Stoic Lies and Assisted Suicide

Frequently, I find immediate connections between readings and discussions of great authors and contemporary issues. In our last CIT webinar discussion, we considered St. Augustine’s analysis of all the views held by philosophers about happbzx4hchceae8xcdiness. St. Augustine points to one thing they have in common: they cannot accept that happiness is only possible in the next life. By and large the philosophers have to lie to themselves and others about the truth of the human condition. In fact (as the ancient poets saw), human happiness is extremely fragile. It is rarely achieved or maintained for any length of time, and it can never be secure.

The life, then, which is either subject to accidents, or environed with evils so considerable and grievous, could never have been called happy, if the men who give it this name had condescended to yield to the truth, and to be conquered by valid arguments, when they inquired after the happy life.

St. Augustine saved his strongest condemnation for the Stoics. They insisted that wisdom can make us securely happy in this life, yet at the same time hypocritically honored the wise man who, when faced by really terrible things like wasting sickness or torture, made a conscious decision to commit suicide . When the happy lie that happiness is ours for the choosing is overturned by the troubles that all human life is subject to, the Stoics held that the courageous man ends his own life and leaves its dishonorable miseries.

Earlier this week, a Washington Times article about assisted suicide revealed a strikingly similar dynamic. According to it, fear of pain is not the most common reason for requesting medication that will end life. Avoiding dependency on others is.

[The chair of medical ethics and health policy at the University of Pennsylvania’s medical school] noted that most of those who have used aid-in-dying laws are white, well insured and college-educated. “These are people who are used to controlling every aspect of their lives, and they want to control this aspect of their lives.”

In a strange way, this description connects today’s most successful with yesterday’s Stoics. Although they do not use philosophy to convince themselves that life has no real evils, the comforts of contemporary life have encouraged them to believe similarly that they have achieved happiness by their own powers. When they see that their powers will no longer be sufficient, that they will have to depend upon others to take care of them, they lack the courage to resign themselves to the reality of human life. Rather, they lie about courage itself and celebrate as courageous those who insist on controlling the manner and timing of their own death.

St. Augustineaugustine proposed a different view of happiness. There is a kind of happiness achievable in this life, but it is specifically Christian. Christians do not have to lie about this life. They know it is fraught with difficulties, sometimes terrible ones. But they also know that this life is not the only, nor the most fulfilling life. The heavenly happiness will come certainly for the faithful Christian. Resting in that knowledge, Christians can be happy also in this life:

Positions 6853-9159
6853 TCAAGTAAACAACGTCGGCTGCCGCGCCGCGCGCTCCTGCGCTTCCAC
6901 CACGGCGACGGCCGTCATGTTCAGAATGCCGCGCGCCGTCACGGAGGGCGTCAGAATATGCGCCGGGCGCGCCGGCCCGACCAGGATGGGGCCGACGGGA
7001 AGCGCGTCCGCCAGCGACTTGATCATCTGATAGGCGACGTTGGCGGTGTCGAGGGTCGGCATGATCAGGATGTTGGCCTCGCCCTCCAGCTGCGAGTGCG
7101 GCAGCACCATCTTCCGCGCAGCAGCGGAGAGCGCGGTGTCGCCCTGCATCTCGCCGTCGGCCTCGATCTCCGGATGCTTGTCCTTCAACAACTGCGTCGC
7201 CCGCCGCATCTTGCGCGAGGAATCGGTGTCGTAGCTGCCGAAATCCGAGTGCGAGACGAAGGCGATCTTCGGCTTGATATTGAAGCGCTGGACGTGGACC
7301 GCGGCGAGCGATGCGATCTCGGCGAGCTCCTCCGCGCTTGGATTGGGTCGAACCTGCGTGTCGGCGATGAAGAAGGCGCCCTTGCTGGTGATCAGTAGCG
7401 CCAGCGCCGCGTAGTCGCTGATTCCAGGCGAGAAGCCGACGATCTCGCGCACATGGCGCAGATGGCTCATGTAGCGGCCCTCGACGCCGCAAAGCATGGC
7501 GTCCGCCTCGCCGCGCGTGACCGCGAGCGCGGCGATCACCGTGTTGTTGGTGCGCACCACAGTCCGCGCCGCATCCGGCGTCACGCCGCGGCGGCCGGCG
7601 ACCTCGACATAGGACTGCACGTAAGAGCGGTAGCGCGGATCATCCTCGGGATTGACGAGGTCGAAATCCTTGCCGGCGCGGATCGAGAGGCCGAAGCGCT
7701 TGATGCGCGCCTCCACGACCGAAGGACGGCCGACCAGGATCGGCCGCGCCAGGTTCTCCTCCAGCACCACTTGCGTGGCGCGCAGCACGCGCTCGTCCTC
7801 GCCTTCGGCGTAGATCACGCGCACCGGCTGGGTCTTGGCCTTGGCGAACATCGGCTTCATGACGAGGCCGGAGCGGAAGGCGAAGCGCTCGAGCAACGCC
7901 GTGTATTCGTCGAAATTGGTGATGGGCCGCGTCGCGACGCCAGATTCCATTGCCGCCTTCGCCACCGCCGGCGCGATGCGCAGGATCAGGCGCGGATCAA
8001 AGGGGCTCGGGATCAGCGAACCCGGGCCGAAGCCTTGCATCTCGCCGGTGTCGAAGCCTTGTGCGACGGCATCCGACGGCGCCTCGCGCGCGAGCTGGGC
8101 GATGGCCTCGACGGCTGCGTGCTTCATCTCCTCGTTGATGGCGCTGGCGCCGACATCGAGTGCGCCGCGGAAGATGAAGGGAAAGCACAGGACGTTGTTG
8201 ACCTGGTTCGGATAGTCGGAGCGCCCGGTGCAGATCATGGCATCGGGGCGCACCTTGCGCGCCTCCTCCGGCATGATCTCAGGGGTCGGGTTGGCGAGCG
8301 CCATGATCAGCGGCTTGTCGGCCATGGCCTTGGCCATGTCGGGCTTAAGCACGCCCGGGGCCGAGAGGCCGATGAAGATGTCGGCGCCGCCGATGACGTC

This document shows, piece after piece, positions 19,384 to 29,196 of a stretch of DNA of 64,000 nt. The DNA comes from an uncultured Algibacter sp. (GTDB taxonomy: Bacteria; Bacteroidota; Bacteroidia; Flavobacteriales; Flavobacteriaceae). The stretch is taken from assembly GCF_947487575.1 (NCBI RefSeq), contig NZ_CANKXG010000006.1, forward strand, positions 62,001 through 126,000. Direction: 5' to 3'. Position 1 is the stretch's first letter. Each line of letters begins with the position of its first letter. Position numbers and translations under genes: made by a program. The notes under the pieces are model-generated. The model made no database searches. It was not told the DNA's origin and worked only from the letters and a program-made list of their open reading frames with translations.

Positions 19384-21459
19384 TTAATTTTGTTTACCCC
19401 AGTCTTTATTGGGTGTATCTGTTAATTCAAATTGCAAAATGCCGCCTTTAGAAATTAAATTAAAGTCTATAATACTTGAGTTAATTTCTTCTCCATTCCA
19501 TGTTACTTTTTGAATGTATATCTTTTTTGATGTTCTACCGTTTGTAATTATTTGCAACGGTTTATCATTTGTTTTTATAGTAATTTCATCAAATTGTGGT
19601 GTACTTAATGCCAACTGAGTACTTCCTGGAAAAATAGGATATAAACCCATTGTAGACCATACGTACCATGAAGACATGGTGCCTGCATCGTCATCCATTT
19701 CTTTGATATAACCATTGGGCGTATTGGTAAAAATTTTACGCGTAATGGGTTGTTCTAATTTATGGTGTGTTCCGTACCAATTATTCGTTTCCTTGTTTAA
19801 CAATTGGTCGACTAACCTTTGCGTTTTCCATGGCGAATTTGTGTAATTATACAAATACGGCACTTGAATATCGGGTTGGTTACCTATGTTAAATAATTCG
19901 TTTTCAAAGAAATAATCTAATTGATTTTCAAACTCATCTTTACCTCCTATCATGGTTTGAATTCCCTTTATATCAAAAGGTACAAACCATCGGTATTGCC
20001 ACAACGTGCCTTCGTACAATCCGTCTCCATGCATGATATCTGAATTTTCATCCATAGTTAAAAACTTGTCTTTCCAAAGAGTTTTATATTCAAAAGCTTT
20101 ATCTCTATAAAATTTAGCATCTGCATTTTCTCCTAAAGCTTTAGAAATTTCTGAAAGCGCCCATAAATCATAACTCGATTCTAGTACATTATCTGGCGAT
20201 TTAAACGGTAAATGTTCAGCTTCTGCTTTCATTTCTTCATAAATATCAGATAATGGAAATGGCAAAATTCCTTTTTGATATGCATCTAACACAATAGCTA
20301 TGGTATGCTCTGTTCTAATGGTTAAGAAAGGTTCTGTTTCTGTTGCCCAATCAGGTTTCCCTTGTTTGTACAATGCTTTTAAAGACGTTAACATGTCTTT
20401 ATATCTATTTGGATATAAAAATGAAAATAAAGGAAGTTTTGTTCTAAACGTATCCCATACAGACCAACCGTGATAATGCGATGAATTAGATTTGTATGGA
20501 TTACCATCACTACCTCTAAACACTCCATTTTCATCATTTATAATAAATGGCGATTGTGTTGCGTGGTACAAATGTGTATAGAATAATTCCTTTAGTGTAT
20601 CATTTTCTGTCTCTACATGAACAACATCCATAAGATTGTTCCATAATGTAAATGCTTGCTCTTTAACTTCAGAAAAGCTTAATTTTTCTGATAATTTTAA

As, therefore, we are saved, so we are made happy by hope. And as we do not as yet possess a present, but look for a future salvation, so is it with our happiness, and this with patience; for we are encompassed with evils, which we ought patiently to endure, until we come to the ineffable enjoyment of unmixed good; for there shall be no longer anything to endure. Salvation, such as it shall be in the world to come, shall itself be our final happiness. And this happiness these philosophers refuse to believe in, because they do not see it, and attempt to fabricate for themselves a happiness in this life, based upon a virtue which is as deceitful as it is proud.

Christians are unique in our ability to see this life for what it is — a life in which consolations are not missing but are not to be relied upon nor overvalued. Because of that, we can live authentic lives of virtue, marked by patience, courage and hope, even when faced with the terrible news of terminal illness.


About Andrew Seeley

Executive Director, Institute for Catholic Liberal Education Tutor, Thomas Aquinas College
This entry was posted in In the Public Square, Pagan and Christian, Reflections on the Books. Bookmark the permalink.

One Response to Stoic Lies and Assisted Suicide

  1. Al says:

    As Holy a place as ever there was was our front room that last week of Uncle Joe’s life, by that time he was completely blind. A guy who fought his way from N. Africa to Germany and lived to tell about it. Not much telling, though, he did most of his living out of a whisky bottle. 12 hour shifts between my wife and me, going over to him and trying to comfort him by letting him know we were there and God loved him brought tears to his eyes and ours. It’s quite likely there was a transfer of courage in those tears. Joe may not have known it, but he did more for us than we ever did for him. We don’t believe for a split second Joe had lost hope. Those tears, a gift from God, gave witness to the triumph of courage over suffering and that suffering has a redeeming value, his and ours.

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